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North American Network Operators Group

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Re: Vulnerbilities of Interconnection

  • From: John M. Brown
  • Date: Thu Sep 12 21:53:26 2002

Yet, it is reasonable that people expect x % of their traffic to
use IX's.  If those IX"s are gone then they will need to find another
path, and may need to upgrade alternate paths.

I guess the question is.

At what point does one build redundancy into the network. 

I suspect its a balancing act between reducancy, survival (network)
and costs vs revenues.

not sure I'd call it a "poor job"  for not planning all possible
failure modes, or for not having links in place for them.


On Wed, Sep 11, 2002 at 06:00:40PM +0200, Kurt Erik Lindqvist wrote:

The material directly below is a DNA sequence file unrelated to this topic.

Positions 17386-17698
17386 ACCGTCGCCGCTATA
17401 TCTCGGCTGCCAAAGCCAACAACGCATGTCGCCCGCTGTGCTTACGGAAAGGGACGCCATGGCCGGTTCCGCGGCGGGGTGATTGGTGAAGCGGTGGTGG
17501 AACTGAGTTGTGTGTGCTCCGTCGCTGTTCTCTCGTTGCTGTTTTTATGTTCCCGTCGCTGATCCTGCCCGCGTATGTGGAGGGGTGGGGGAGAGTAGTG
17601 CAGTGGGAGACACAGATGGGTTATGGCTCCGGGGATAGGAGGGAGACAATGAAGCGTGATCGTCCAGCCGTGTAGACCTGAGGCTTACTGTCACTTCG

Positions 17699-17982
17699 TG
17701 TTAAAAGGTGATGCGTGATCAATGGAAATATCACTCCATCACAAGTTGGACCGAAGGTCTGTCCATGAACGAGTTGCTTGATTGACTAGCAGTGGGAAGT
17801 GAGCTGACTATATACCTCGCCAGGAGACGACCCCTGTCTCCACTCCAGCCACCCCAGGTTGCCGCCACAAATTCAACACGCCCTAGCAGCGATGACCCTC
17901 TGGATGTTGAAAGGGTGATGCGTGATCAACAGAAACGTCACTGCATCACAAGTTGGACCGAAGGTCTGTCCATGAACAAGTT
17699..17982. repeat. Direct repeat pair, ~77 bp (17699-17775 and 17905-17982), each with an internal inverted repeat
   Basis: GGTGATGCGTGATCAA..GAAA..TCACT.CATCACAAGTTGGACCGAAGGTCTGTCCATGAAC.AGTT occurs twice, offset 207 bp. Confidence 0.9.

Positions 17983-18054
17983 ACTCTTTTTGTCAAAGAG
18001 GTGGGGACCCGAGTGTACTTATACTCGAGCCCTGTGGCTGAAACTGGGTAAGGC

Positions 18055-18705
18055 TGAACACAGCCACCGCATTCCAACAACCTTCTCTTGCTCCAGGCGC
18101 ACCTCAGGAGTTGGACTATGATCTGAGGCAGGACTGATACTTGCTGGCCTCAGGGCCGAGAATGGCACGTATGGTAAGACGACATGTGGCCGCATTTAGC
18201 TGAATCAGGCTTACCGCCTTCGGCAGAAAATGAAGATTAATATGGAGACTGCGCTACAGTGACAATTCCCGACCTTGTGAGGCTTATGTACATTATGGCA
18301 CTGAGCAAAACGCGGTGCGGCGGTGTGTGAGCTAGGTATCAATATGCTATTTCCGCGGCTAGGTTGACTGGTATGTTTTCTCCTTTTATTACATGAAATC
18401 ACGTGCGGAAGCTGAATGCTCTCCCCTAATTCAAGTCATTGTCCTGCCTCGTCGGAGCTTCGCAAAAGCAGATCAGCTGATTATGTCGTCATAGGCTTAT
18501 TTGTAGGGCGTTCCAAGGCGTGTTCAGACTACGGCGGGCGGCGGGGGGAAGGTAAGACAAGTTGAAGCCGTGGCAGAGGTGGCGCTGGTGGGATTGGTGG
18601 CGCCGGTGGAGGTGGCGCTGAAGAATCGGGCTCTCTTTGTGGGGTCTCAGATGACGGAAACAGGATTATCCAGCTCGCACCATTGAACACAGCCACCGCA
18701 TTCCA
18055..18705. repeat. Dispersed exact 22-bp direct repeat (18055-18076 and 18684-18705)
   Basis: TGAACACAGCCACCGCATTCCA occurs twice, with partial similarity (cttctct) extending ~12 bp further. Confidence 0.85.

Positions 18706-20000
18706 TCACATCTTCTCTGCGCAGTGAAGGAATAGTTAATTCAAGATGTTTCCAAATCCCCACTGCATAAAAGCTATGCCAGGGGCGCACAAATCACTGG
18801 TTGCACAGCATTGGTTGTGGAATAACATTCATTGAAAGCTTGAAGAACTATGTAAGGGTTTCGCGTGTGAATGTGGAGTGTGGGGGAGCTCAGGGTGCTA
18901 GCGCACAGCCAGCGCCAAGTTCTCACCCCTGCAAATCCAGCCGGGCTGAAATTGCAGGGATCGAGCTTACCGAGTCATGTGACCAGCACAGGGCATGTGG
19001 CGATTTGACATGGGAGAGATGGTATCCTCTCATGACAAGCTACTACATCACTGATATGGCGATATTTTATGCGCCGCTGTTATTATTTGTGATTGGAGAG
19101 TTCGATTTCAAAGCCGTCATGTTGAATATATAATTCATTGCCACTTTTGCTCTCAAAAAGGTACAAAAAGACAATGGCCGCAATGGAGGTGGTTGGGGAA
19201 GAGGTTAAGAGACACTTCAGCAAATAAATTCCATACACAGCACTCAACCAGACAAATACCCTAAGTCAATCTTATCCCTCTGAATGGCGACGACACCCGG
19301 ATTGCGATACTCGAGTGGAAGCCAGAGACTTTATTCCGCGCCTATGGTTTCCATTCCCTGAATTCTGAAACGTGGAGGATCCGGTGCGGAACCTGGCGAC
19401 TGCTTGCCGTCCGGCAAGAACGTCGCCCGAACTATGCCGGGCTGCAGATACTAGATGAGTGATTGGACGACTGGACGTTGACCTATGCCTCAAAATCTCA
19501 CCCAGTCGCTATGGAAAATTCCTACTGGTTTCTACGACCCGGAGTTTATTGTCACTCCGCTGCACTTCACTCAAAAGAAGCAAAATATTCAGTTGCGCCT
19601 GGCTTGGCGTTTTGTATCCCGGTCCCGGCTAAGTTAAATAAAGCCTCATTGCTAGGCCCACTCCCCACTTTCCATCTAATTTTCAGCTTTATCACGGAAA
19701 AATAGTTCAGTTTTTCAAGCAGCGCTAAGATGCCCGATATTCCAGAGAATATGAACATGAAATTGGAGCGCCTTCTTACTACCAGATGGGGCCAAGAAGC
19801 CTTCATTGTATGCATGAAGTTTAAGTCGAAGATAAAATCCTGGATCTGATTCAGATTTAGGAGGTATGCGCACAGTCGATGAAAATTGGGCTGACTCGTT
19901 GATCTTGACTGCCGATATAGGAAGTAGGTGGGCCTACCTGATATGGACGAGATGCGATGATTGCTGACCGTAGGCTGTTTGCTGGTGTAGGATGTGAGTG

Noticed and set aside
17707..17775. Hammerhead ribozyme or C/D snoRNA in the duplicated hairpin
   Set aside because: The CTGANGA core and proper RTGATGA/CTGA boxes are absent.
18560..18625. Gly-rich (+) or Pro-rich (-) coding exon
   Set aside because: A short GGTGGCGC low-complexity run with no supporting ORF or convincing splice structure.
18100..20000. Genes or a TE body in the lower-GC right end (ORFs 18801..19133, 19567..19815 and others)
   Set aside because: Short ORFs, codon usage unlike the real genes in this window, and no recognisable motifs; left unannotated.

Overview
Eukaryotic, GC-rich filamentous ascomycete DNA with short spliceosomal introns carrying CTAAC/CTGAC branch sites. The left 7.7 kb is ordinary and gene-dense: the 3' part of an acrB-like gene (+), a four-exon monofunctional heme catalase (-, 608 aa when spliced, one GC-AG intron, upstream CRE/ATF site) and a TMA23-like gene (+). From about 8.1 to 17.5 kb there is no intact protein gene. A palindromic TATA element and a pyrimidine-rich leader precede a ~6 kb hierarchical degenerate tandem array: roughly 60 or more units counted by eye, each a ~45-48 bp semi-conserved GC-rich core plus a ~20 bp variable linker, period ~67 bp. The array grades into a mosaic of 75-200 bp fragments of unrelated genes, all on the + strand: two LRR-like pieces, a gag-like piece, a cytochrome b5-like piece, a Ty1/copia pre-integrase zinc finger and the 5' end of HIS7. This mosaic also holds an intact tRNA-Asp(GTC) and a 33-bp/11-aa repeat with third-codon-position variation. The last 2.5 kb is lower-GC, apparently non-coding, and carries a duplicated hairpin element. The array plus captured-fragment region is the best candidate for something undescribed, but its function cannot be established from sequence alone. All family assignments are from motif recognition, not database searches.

> 
> 
> On fredag, sep 6, 2002, at 21:57 Europe/Stockholm, Tim Thorne wrote:
> 
> > OK, what if 60 Hudson, 25 Broadway, LinX and AmsIX were all put out of
> > commission?
> 
> To some extent - nothing for the above...if design right. The major 
> networks should have designed their networks to route around this. If 
> not - they have done a poor job. For others, the exchange points should 
> be a way merely to off-load their transit connections.
> 
> However - there is a point in what you are saying, from a national 
> point of view - the exchange points should independently take care of 
> traffic in the case a nation is isolated. But I don't think any of the 
> above are designed for that in the first place...
> 
> 
> - kurtis -
> 




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